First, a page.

Subject: Re: FFS journal
To: Chapman Flack <>
From: Bill Studenmund <>
List: tech-kern
Date: 07/03/2006 11:00:26
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On Sun, Jul 02, 2006 at 12:38:38PM -0400, Chapman Flack wrote:
> Kirill Kuvaldin wrote:
> > Asynchronous journaling filesystem can be several times faster than a
> > traditional synchronous FFS.
> >...
> >* When a journaled filesystem reboots, if there are any journal entries
> > that were not marked as completed, the system must *replay* the entries
> > to bring the metadata structures up-to-date. Replaying the journal
> > prevents partial updates because each journal entry is a complete,
> It seems to me that a useful high-level picture to provide would be the
> relationship of ffs+journal not to ffs+sync (which is a comparison that
> hardly needs to be drawn) but to ffs+softdep, in terms of the sets of
> adverse events that can be recovered from, and the differences in time
> required in normal operation and for recovery (here I mean the theoretical

I think the main event recovery set is about the same for journaling and=20

"Normal operations" for softdeps needs a little fudging. Something's not=20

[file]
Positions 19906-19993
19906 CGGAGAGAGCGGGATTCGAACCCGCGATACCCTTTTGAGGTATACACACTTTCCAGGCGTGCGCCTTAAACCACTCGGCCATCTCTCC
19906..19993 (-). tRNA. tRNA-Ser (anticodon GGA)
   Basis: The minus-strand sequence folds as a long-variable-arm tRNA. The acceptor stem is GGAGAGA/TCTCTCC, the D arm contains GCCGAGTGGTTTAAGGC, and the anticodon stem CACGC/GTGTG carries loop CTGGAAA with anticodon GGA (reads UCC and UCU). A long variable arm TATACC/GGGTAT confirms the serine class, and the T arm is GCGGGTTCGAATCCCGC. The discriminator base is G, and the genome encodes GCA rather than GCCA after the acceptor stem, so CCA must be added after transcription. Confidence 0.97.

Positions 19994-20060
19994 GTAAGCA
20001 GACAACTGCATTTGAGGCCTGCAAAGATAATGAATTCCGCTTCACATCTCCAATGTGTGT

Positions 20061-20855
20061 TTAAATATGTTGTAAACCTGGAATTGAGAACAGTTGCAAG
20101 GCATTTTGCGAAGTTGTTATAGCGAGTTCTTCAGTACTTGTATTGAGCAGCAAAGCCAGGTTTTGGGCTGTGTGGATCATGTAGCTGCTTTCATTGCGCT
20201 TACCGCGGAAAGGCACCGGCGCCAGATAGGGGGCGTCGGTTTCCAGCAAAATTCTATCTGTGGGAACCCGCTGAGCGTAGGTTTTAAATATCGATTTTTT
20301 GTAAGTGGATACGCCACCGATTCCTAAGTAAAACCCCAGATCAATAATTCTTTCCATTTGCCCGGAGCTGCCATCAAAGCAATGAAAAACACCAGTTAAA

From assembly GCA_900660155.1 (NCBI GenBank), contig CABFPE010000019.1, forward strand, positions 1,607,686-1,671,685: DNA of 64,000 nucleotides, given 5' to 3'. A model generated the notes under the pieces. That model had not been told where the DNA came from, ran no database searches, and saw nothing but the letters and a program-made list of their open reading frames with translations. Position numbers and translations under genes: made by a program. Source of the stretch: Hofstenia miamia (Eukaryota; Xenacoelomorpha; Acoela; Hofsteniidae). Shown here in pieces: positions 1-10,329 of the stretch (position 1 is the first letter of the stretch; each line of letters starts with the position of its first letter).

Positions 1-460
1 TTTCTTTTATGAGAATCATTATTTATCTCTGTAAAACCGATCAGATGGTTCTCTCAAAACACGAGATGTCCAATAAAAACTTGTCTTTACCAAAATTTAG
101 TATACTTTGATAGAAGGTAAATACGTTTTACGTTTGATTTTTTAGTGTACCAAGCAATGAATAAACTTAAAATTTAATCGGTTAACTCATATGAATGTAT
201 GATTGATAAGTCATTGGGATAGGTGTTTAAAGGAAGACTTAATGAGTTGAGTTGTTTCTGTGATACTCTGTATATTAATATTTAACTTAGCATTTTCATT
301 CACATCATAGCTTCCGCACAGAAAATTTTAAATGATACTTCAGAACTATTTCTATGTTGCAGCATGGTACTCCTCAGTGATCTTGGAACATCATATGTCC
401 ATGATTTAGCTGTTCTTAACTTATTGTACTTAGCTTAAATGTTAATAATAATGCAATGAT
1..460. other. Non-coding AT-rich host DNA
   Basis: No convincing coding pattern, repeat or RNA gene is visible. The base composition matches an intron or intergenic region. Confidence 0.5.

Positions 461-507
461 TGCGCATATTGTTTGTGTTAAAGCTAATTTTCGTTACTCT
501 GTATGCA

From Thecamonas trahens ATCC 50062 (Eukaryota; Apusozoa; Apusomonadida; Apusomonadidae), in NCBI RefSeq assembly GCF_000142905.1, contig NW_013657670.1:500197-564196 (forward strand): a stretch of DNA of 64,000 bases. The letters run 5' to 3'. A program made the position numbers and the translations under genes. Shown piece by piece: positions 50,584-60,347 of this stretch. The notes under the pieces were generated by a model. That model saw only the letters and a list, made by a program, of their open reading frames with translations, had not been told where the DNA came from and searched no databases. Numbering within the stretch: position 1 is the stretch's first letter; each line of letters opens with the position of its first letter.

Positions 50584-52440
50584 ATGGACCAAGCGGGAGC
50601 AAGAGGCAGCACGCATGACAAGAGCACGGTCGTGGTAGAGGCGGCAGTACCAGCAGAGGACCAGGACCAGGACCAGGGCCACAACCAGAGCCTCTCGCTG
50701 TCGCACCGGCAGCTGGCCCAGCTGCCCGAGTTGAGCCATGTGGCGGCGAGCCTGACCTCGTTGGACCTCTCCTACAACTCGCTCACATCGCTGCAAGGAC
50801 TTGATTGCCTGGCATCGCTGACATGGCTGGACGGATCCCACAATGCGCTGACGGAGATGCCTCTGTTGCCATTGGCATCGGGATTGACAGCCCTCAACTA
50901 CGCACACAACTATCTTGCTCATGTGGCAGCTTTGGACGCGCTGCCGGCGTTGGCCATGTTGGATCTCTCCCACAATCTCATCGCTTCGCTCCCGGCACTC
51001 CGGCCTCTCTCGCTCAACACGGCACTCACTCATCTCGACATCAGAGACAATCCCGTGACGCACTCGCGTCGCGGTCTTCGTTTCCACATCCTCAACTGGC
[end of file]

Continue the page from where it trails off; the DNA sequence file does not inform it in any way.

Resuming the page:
quite right with our flush algorithm, and so we cache a lot, then slam it=
out to disk on one go. So you need a lot of work to average over a few=20
slams for a fair comparison.

For large file systems (say hundreds of GB into the TB), journaling
clearly blows softdeps out of the water for recovery. The main reason is=20
that the journal knows what blocks/parts of the file system were being=20
worked on. With softdeps, you have to scan the whole file system. So=20
compare recovery of writing 64M or 256 M of data with scanning a > 100 GB=

> differences, as the practical ones can be obtained later through
> benchmarking).  That might be review for readers who live and breathe
> filesystems, but it might be helpful for others in setting the stage.

I hope the above helps.

Take care,


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